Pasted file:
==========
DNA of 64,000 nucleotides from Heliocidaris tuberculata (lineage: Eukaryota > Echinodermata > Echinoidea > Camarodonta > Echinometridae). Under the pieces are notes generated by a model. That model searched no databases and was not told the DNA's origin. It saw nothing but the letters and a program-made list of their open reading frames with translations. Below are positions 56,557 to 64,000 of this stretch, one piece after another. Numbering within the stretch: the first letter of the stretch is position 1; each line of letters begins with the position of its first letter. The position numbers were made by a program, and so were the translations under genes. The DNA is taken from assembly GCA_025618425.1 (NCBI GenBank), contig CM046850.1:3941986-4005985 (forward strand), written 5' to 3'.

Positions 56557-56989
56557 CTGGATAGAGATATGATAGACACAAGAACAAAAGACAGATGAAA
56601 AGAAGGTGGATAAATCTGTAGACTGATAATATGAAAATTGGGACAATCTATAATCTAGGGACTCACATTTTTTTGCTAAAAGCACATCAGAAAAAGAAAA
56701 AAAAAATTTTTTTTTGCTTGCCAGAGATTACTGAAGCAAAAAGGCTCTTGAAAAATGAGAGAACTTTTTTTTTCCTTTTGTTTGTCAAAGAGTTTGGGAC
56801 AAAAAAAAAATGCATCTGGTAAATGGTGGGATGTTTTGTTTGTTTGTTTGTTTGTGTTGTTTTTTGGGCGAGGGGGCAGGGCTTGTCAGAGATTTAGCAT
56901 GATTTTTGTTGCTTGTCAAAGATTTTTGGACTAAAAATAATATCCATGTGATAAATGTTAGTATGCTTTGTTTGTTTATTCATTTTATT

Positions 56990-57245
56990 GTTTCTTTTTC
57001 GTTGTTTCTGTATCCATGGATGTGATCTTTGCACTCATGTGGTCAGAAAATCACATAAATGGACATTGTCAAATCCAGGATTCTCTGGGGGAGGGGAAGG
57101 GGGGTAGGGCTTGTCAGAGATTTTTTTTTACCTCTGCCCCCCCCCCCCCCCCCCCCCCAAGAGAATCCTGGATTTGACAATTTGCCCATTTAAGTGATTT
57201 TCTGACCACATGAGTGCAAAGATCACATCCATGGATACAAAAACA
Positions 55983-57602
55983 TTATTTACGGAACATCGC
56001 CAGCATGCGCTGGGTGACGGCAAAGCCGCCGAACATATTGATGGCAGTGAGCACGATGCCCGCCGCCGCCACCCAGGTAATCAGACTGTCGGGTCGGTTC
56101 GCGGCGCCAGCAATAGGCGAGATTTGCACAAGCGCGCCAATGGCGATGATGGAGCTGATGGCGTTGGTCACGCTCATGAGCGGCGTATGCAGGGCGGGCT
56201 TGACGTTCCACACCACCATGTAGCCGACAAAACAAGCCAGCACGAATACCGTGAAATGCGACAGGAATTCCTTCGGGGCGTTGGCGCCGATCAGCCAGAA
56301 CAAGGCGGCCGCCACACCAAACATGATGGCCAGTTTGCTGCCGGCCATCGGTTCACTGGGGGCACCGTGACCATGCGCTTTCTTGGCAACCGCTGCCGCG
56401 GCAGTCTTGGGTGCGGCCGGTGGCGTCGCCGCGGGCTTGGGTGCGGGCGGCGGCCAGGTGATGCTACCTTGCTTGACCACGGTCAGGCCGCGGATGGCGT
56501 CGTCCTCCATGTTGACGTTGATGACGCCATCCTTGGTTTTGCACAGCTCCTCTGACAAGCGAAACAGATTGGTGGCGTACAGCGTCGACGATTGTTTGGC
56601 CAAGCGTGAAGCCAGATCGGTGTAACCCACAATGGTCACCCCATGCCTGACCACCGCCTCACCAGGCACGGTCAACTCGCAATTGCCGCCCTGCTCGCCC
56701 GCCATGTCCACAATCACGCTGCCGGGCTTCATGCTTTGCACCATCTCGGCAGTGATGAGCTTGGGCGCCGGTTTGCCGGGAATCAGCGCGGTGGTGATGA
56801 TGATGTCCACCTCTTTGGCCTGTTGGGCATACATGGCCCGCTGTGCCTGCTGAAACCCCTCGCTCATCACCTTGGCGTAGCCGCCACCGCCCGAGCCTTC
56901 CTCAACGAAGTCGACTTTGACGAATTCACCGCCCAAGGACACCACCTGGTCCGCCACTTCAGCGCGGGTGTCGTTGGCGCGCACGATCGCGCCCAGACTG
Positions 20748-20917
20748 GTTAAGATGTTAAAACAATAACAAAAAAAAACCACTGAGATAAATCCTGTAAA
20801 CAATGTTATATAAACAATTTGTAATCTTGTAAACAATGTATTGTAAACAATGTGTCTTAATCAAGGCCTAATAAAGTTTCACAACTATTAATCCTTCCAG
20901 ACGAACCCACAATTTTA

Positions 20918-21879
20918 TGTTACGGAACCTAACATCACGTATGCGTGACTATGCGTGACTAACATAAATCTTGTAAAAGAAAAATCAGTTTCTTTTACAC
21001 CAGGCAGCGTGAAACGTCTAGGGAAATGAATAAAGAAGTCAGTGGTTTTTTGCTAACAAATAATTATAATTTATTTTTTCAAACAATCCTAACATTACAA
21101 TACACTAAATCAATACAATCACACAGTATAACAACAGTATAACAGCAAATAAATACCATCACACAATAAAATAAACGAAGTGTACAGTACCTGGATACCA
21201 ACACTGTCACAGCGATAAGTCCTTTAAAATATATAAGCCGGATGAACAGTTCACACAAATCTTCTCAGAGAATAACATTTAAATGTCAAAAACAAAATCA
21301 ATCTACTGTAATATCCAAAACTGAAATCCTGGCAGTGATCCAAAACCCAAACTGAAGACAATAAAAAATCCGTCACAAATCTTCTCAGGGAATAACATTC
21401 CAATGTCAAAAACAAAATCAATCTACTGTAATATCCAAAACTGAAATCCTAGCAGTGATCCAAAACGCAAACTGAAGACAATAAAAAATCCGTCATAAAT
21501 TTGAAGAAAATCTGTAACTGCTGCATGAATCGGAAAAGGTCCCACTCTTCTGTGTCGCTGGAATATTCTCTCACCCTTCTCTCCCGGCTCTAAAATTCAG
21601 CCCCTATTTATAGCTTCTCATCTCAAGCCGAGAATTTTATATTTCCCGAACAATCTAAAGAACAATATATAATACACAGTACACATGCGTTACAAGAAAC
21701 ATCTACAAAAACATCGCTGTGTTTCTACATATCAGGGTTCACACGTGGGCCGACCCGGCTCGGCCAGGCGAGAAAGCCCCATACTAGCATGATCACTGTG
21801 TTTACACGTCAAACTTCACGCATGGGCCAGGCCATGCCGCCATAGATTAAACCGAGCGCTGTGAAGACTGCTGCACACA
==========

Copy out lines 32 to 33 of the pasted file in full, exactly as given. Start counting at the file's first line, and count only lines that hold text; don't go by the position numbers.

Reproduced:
21101 TACACTAAATCAATACAATCACACAGTATAACAACAGTATAACAGCAAATAAATACCATCACACAATAAAATAAACGAAGTGTACAGTACCTGGATACCA
21201 ACACTGTCACAGCGATAAGTCCTTTAAAATATATAAGCCGGATGAACAGTTCACACAAATCTTCTCAGAGAATAACATTTAAATGTCAAAAACAAAATCA